Airport administrative authorities and operators . . . have an incentive to promote hub use, as such facilities have become significant investment and economic centres, generating tax and fee income, including to government, and in the case of privatised airports, to investors . . . Such airports are also significant labour centres, where the processing of flight and ground operations is an effective jobs programme. Direct flights deleverage the entire hub economic model. That is, they make less use of all the fixed and expensive assets there.
Comment from eddie reader on The Chinese economy is rebalancing, at last
Chinese consumers face problems a dictatorship cannot manage. China has already lost a huge amount of water supplies and a great deal of what is left is severely polluted. The shortage is worsening because China’s water is disappearing . . . People who cannot even get clean water are not going to be happy with a political system incapable of change.
Activist companies sell their vision of the world— letter from Mark Eisinger
From climate change to gun rights, corporations are taking the lead. Take, for example, the decision by leading car manufacturers Volvo and Fiat Chrysler to phase out internal combustion engines and diesel cars respectively from their catalogues; by Axa, Scor and Zurich to limit coverage for new coal mining projects; or by US retailers to restrict access to assault-style rifles. The resurgence in business activism offers yet another example of the abdication by politicians to drive meaningful change. But there is no substitute for legislative action — and ceding control to corporations leaves executives selling not just products but also visions of the world.
FT View: The dangerous game of Sino-American tit-for-tat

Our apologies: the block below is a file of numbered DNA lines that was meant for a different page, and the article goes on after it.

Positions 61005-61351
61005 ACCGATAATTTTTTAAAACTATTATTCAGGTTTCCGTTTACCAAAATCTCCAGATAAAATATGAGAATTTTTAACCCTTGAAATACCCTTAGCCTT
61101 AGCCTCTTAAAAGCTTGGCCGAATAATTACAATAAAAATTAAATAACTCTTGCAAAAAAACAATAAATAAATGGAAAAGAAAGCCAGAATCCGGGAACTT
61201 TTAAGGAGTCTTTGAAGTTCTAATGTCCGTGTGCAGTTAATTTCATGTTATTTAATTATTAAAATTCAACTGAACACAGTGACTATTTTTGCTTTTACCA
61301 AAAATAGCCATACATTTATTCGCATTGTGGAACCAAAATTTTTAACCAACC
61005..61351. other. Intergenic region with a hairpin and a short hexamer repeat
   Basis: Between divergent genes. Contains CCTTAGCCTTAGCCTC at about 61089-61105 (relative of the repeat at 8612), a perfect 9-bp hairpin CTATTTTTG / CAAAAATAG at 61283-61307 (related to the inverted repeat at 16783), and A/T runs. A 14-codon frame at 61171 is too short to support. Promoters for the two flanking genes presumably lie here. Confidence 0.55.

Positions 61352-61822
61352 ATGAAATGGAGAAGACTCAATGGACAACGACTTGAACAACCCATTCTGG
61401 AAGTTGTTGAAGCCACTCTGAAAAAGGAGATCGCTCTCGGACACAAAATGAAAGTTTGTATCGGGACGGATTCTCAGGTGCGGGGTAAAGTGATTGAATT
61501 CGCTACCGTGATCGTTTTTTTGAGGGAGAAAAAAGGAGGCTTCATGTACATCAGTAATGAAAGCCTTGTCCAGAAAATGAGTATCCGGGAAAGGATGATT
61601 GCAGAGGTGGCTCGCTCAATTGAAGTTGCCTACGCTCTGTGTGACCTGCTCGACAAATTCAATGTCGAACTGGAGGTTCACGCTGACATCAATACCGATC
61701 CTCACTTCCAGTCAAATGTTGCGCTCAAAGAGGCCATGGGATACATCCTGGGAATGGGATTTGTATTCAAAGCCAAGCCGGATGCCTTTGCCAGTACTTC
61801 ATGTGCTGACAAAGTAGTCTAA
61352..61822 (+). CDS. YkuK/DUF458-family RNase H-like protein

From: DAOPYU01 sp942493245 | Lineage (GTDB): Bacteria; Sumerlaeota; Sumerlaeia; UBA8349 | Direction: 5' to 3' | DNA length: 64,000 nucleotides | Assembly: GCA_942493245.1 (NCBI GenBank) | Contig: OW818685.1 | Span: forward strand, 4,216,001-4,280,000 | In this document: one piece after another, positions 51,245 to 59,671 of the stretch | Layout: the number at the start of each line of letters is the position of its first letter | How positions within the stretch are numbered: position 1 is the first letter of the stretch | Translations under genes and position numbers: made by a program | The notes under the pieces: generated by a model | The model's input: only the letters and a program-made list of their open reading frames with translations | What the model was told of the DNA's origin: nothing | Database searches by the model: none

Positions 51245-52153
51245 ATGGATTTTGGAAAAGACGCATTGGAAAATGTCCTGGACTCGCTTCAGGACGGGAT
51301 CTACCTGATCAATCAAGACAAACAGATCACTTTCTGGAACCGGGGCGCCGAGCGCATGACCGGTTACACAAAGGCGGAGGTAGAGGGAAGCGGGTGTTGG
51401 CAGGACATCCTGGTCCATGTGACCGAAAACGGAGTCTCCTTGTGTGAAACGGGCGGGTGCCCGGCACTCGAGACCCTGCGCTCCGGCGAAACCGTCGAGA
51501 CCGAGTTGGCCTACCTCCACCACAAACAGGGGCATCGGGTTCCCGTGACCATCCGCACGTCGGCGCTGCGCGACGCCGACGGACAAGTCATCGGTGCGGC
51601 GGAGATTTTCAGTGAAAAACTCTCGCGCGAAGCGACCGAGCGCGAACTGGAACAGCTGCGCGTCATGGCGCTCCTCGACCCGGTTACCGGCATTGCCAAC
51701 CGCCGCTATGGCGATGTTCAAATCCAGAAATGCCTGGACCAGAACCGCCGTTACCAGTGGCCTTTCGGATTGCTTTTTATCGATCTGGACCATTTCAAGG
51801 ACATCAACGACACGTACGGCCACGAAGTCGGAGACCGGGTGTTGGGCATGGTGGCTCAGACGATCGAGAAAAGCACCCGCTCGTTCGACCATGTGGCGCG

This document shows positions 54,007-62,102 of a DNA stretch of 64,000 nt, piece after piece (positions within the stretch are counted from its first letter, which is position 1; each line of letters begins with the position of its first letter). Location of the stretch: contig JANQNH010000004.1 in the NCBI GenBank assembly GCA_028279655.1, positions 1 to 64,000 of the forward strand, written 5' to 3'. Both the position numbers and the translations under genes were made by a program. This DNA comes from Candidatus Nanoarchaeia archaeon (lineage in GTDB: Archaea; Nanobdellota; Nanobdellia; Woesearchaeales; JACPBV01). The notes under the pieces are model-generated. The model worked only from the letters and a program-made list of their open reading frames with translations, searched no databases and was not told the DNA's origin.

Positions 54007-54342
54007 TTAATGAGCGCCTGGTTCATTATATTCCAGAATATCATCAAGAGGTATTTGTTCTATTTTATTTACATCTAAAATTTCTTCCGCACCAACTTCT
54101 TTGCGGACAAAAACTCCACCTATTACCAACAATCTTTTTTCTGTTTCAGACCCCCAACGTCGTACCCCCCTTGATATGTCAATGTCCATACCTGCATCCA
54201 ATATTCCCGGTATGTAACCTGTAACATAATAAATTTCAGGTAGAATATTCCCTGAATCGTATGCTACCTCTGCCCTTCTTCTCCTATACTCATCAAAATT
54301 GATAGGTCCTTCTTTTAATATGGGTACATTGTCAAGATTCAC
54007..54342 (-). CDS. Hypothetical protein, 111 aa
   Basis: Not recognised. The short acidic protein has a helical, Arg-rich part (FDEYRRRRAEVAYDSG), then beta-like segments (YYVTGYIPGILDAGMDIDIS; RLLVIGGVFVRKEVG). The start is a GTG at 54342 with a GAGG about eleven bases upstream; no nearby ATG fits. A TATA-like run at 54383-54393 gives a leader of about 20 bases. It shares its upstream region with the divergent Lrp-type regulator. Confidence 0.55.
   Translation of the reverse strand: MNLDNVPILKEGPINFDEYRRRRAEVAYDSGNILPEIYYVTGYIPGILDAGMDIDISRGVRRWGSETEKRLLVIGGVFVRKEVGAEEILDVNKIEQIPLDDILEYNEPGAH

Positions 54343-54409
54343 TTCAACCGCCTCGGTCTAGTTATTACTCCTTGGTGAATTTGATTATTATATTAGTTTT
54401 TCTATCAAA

A substantive offer from China could head off further escalation
Lex: Smith & Nephew: shoot from the hip
New chief needs to make marked improvements if he is to resist pressure to sell
The three legal paths to stop Brexit are blocked
Remainers should now look to what happens after 29 March 2019
How free trade could unlock Africa’s potential
The case for more intra-regional commerce is clear
Any method of reducing the US current account deficit is risky
The language of morality tempts America into unnecessary and costly trade wars
Donald Trump’s war on Jeff Bezos is more than just bluster
The president’s attacks look like part of a wider strategy to hurt independent media
Instant Insight: WPP’s Martin Sorrell is no longer in control of his story
Misconduct allegations open a crack in the edifice the chief executive built
Air travel in Pakistan is a journey to the 1950s
Flying in the country is a pleasure compared with India, but there are downsides
Customers should have come first in the GKN battle
Airbus’s comments about the Melrose takeover should have given those involved pause
Instant Insight: Tim Cook v Mark Zuckerberg exposes rifts in Big Tech
Apple chief’s war of words with Facebook head will do neither group any good
FT View: Donald Trump’s grudge against Amazon and Jeff Bezos
The US needs antitrust enforcement, it is getting a political vendetta
The Big Read
The Big Read: Made in Japan: can handcrafted glasses survive an automated world? The fortunes of Fukui’s eyewear industry offer a window into a country grappling with its future